This delicious Coconut Granola is refined sugar free and can be made gluten and nut-free too.
Why make your own coconut granola?
I feel grateful that there are more allergy friendly granola brands out on the market. I like to be able to purchase safe granola for convenience. However, making coconut granola is easy and customizable based on your dietary requirements. You can control the level of sweetness too.
This recipe also involves no-stirring! Pop it into the oven and rotate the pans once. You will end up with the most delicious clusters without all the work of stirring.
Crunchy whole grains make a nice alternative to nuts in granola
We’ve also shared a recipe for Cocoa Buckwheat Granola on Zestfull . This granola tastes similar to cocoa krispies. It’s rich in chocolate flavor and guilt-free. The recipe for Coconut Granola is more versatile in taste. It’s easy to make. The only problem is that it’s quite addicting!
If you haven’t used buckwheat groats or whole grain rice puffs before; this recipe is a nice introduction to gluten free grains . The rice puffs and buckwheat groats provide an extra crunch while adding fiber and nutrients. Rice puffs and buckwheat groats are a nice alternative to nuts.
The beauty behind making coconut granola is that it’s customizable
To make nut-free granola
If you have a nut allergy, use seeds of choice. See notes section below.
Feel free to experiment with different combinations of spices; add ground cardamom or ginger. Or add dried fruit for a sweet kick of flavor, just add it in after baking.
You can even make coconut-free granola!
If you have a coconut allergy or choose to skip the coconut, take it out! I once forgot to add the coconut oil to this recipe and it still tasted great. As far as the texture, your coconut-free granola will clump less but I didn’t mind.
What are your favorite ingredients to add in granola?Print
Coconut Granola is free from: peanut and refined sugar-free.
Loosely adapted & inspired from Liz Prueitt, Tartine All Day
- 4 cups old fashioned rolled oats or certified gluten free oats
1/2 cup almonds, roughly chopped. *See Notes for alternative
1/4 cup pumpkin seeds
1/4 cup sunflower seeds
1/2 cup buckwheat groats
1/2 cup unsweetened whole grain rice puffs (Optional)
1/2 cup shredded unsweetened coconutSee Also
1/4 cup oat flour. I make my own, using old fashioned oats, in a mini food processor.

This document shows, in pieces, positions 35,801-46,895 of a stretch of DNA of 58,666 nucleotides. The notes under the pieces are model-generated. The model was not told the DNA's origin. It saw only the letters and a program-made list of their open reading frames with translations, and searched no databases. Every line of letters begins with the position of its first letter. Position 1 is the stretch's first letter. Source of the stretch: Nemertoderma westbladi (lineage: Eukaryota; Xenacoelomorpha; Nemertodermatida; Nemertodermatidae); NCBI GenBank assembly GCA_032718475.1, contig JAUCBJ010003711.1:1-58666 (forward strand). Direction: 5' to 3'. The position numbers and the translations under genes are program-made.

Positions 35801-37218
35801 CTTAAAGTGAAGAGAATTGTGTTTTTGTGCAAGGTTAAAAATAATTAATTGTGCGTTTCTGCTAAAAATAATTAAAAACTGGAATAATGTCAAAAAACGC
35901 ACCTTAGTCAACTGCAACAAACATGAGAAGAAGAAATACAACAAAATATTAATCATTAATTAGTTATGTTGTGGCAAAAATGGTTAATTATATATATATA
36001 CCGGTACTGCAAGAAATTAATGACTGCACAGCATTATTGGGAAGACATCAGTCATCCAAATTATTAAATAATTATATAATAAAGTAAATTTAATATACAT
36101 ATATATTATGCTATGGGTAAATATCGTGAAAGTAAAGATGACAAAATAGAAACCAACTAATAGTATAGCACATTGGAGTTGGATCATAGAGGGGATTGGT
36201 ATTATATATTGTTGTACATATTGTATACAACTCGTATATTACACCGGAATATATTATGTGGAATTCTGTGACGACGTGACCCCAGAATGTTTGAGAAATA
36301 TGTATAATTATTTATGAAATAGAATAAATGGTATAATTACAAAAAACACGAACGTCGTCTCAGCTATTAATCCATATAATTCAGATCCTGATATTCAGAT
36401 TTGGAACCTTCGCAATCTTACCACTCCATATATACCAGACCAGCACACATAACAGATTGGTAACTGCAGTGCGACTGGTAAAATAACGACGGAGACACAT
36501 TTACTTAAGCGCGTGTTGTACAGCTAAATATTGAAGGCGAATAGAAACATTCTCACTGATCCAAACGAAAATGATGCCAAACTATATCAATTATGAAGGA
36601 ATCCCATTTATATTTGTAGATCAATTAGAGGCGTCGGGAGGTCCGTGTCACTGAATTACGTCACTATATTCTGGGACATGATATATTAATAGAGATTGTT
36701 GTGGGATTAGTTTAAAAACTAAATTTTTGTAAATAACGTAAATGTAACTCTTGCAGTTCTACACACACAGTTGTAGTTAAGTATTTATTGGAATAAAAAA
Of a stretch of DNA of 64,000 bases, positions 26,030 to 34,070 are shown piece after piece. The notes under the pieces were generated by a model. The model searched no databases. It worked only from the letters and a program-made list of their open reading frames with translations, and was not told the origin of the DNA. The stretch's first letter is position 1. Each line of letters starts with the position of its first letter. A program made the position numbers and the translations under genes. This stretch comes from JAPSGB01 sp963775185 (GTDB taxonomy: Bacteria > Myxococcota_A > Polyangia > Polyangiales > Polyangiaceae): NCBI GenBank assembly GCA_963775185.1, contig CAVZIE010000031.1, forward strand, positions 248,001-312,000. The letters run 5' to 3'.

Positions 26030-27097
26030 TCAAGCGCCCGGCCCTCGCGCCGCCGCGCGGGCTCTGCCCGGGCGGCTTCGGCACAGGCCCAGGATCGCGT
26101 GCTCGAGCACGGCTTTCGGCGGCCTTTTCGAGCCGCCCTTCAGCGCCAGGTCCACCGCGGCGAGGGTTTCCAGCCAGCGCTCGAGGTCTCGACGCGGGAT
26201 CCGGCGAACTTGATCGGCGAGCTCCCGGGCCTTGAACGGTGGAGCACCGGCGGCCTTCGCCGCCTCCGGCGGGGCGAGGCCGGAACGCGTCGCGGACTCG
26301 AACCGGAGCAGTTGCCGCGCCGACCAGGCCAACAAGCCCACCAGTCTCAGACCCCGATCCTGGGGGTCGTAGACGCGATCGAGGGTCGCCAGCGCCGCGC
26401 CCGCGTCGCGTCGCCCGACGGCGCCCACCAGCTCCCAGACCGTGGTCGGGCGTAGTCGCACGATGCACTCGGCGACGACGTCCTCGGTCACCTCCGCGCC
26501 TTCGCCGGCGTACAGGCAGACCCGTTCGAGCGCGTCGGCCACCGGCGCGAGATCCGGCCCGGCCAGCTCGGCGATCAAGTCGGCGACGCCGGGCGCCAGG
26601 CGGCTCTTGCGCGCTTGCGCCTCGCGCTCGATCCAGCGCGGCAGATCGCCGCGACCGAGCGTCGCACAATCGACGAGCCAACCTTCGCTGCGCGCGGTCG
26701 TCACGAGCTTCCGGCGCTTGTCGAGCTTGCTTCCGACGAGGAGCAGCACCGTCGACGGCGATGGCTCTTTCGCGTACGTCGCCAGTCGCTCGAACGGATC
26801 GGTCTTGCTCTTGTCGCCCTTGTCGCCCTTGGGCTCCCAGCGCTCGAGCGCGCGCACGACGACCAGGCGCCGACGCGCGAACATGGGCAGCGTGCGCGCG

3/4 teaspoon salt
1 1/2 teaspoon cinnamon
1/2 cup maple syrup plus 1 tablespoon. You can also use1 tablespoon brown rice or date syrup.
1/4 cup olive oil
1/4 cup unrefined coconut oil
1 1/2 teaspoon vanilla
- Preheat oven to 300 F. Line two large baking sheets with parchment paper.
- Combine oats, almonds, pumpkin, sunflower seeds, buckwheat groats, rice puffs, coconut, oat flour, salt and cinnamon in a large bowl. Set aside.
- In a small pot on medium-low heat, combine maple syrup, olive oil and coconut oil. Stir until coconut oil is completely melted. Remove from heat. Add vanilla. Add liquid mixture to oat mixture. Stir well.
- Transfer mixture to baking sheets, spreading granola in an even layer and pressing down lightly with a spatula or wooden spoon. Leave 1/2 to 1 inch space around edges so granola doesn’t burn. Bake for 20-22 minutes or until granola is golden, light brown and fragrant.
- Rotate pans once to ensure even browning. Do not stir.
- Set baking sheets on cooling rack until completely cool. Resist the urge to touch or break apart because you will get big clusters once cooled. Break apart with hands.
- Transfer granola to an airtight container. Store in pantry for up to three weeks or freeze half for later use.
- To make nut-free; use 1/2 cup pumpkin seeds, 1/2 cup sunflower seeds.
- To make coconut-free; omit coconut flakes and coconut oil. Granola will be less clumpy.
- If you cannot find whole grain puffs; use millet seed or leave out.
- Use ¾ teaspoon cardamom and/or ½ teaspoon ground ginger in addition to above spices for a floral flavor.
- Adjust level of sweetness by reducing sweetener to 1/3-1/2 cup.
Shahla is a mom of two girls who live with multiple food allergies, asthma and eczema. Shahla is trained as a Holistic Chef who wants to share the comfort that cooking has brought her family. She believes that everyone, regardless of dietary requirements, deserves a plate full of color and flavor.